The role of HEB and E2A in the regulation of T Lymphocyte development and proliferation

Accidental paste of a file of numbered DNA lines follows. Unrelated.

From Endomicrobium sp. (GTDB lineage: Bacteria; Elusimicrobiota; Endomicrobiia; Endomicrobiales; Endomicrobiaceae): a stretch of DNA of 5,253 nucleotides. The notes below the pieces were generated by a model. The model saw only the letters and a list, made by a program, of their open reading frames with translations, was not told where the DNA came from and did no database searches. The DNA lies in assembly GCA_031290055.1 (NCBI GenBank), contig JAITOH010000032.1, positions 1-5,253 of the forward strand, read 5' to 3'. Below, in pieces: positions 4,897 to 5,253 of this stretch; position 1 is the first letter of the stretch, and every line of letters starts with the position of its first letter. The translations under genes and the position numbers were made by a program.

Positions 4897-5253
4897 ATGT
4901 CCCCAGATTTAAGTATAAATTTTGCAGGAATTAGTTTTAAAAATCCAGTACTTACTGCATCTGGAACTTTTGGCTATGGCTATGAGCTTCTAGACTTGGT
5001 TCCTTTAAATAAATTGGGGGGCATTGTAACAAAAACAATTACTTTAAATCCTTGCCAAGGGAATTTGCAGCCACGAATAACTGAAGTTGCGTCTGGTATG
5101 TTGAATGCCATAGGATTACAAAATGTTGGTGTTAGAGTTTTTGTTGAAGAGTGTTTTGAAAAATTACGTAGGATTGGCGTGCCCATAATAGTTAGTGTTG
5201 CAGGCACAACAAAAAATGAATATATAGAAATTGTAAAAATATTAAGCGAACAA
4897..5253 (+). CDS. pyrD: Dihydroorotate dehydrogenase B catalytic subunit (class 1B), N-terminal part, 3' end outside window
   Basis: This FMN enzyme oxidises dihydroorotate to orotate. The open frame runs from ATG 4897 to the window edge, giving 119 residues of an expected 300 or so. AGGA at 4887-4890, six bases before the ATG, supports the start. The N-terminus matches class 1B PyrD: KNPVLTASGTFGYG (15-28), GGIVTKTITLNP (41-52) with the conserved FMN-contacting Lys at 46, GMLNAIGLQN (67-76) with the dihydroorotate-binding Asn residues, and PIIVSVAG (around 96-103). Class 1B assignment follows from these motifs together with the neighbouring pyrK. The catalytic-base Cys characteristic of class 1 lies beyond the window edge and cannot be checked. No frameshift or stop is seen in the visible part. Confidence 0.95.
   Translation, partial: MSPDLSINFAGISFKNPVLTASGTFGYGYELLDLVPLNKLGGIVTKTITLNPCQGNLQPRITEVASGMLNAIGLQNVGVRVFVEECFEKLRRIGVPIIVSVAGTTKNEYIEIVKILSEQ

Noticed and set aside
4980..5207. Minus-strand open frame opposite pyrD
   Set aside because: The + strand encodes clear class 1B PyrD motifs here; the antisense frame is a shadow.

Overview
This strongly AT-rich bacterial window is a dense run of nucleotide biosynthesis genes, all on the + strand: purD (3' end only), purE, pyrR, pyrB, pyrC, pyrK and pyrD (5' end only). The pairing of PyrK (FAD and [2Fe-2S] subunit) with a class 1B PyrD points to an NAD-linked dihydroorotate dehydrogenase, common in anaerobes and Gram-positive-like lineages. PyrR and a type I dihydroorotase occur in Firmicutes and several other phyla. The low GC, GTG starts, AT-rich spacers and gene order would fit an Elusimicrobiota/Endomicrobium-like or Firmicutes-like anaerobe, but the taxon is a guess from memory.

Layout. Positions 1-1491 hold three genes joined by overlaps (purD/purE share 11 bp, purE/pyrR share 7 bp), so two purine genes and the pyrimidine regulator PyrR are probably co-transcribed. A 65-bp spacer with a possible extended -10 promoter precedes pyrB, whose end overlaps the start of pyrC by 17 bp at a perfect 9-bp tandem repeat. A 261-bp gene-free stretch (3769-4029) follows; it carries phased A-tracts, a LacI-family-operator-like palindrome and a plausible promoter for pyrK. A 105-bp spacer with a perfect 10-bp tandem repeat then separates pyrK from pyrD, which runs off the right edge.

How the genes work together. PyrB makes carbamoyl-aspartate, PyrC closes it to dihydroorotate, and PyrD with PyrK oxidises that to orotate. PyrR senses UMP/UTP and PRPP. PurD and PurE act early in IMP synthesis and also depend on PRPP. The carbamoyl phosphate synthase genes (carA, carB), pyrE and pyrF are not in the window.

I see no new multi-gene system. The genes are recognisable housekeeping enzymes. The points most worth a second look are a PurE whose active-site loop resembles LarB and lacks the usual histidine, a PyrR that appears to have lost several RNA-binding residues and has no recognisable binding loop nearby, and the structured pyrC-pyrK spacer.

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Thymocyte development is a complex process that requires precise regulation of differentiation and proliferation. Basic helix-loop-helix (bHLH) transcription factors have been shown to be crucial for proper T cell development. HEB and E2A are structurally and functionally related E proteins of the bHLH family. These proteins directly regulate the expression of a number of genes essential for lymphocyte development in a lineage- and stage-specific manner. Abrogation or compromise of their function results in the manifestation of B and T cell developmental defects. Genetic and biochemical studies have provided evidence of a significant degree of functional redundancy among E proteins. The existence of compensational abilities among different E proteins has hampered the investigation and elucidation of E protein function. As such, single gene knockouts demonstrate only limited defects in lymphocyte development. Double E2A-HEB knockouts that could eliminate E protein redundancy are embryonic lethal. In addition, conventional gene knockouts are not well-suited for discerning between intrinsic and extrinsic defects caused by E protein disruption. To eliminate functional compensation and to test the T cell intrinsic roles of E proteins during thymocyte development, we developed a conditional HEB-E2A double knockout. Specifically, we employed a loxP/Lck-Cre recombinase system to drive E protein deletion during early thymocyte development. Using this approach, we were able to reveal overlapping roles for HEB and E2A in thymocyte development that had been obscured in previous single gene knockout studies. We find that simultaneous deletion of HEB and E2A results in a severe block in thymocyte development at the DN to DP stage transition. This developmental block is accompanied by a dramatic decrease in total thymic cellularity, an increase in apoptosis, and a reduction of pTα expression. These developmentally arrested thymocytes exhibit increased proliferation in vivo and dramatic expansion ex vivo in response to IL-7 signaling. Our findings suggest that E2A and HEB are not only critical for the regulation of T cell differentiation but are also necessary to retain developing thymocytes in cell cycle arrest prior to pre-TCR expression. Together, these results imply that E proteins are required to coordinate thymocyte differentiation and proliferation.
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